Posted by Kevin on February 17, 2016.
Much is being written about the FBI’s court order instructing Apple to provide a backdoor into a terrorist’s iPhone. And much praise is being heaped upon Apple for its disinclination to do so. This disinclination is described by Tim Cook in a letter to Apple users: A Message to Our Customers.
I think, however, it is worth looking at Cook’s precise words; and at one paragraph in particular:
Specifically, the FBI wants us to make a new version of the iPhone operating system, circumventing several important security features, and install it on an iPhone recovered during the investigation. In the wrong hands, this software — which does not exist today — would have the potential to unlock any iPhone in someone’s physical possession.
What the FBI is demanding is not access to this iPhone, but an ability to access any iPhone. That much will surprise no-one other than die-hard government apologists.
The important bit is partly what Cook says, but primarily what he does not say. He says that such software does not exist today; he does not say that it cannot exist – he doesn’t say it would be impossible. I suspect that if it were impossible, he would say so.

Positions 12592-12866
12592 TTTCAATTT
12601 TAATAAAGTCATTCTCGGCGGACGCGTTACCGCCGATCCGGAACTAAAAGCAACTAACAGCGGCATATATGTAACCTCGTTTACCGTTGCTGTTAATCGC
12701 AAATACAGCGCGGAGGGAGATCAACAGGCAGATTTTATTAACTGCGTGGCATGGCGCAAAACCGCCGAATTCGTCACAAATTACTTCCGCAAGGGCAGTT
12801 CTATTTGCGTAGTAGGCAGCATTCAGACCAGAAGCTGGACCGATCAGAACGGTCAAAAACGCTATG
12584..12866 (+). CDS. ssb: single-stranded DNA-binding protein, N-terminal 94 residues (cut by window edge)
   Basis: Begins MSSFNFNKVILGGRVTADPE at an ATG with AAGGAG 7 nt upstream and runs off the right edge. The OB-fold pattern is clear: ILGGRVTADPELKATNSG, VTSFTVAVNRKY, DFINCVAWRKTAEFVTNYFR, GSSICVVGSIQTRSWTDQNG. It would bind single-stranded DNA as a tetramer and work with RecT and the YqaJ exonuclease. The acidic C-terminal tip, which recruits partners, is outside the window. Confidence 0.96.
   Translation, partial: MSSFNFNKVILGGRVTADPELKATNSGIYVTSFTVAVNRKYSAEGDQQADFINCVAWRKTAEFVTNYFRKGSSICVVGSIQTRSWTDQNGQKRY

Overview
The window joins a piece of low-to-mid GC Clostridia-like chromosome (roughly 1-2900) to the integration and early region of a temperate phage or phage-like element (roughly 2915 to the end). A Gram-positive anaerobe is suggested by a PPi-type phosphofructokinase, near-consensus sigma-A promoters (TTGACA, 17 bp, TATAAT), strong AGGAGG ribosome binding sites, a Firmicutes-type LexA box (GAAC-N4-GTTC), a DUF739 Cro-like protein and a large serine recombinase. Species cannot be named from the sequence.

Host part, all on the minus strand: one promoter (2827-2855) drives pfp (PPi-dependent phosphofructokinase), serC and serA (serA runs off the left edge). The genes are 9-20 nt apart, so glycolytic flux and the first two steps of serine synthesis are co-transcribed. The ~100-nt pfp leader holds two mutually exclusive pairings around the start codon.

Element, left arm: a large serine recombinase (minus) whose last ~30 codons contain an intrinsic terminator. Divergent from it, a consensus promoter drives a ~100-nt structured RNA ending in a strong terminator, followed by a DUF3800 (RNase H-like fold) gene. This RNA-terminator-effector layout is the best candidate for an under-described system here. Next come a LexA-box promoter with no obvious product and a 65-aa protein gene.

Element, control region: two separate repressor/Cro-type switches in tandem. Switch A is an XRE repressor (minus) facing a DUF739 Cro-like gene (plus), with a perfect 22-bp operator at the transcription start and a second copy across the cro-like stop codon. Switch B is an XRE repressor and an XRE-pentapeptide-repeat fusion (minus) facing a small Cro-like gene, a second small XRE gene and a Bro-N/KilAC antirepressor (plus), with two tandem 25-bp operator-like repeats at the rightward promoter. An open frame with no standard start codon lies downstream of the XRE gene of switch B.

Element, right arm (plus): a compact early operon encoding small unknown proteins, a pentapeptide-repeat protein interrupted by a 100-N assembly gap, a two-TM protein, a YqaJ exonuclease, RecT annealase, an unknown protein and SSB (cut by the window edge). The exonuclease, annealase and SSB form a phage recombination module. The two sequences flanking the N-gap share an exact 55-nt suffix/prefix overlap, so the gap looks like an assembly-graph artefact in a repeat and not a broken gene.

It would be feasible to design the iPhone so that any attempt to install a new operating system would wipe the phone. See for example, Dr Steven Murdoch quoted by the BBC:
Other secure products such as smart cards are designed so that the security cannot be changed after they leave the factory.
Some devices such as bank computers wipe themselves if you try to change the software.
But this doesn’t seem to apply to the iPhone.
It would be reasonable to assume, then, that the FBI is not asking for the impossible, but demanding that Apple do something difficult but possible for them. The problem with this scenario is that if Apple could do it, so could someone else. It may be that the FBI does not have the technical capacity to do so; but there are other agencies on both sides of the Atlantic that have both the resources and the ability to do this.
In fact, if such a backdoor is technically possible, I would be surprised if it is not already available to the NSA and GCHQ.Submitted in: Expert Views, Kevin Townsend's opinions, News, News_hacks, News_legal, News_politics, News_privacy, News_surveillance |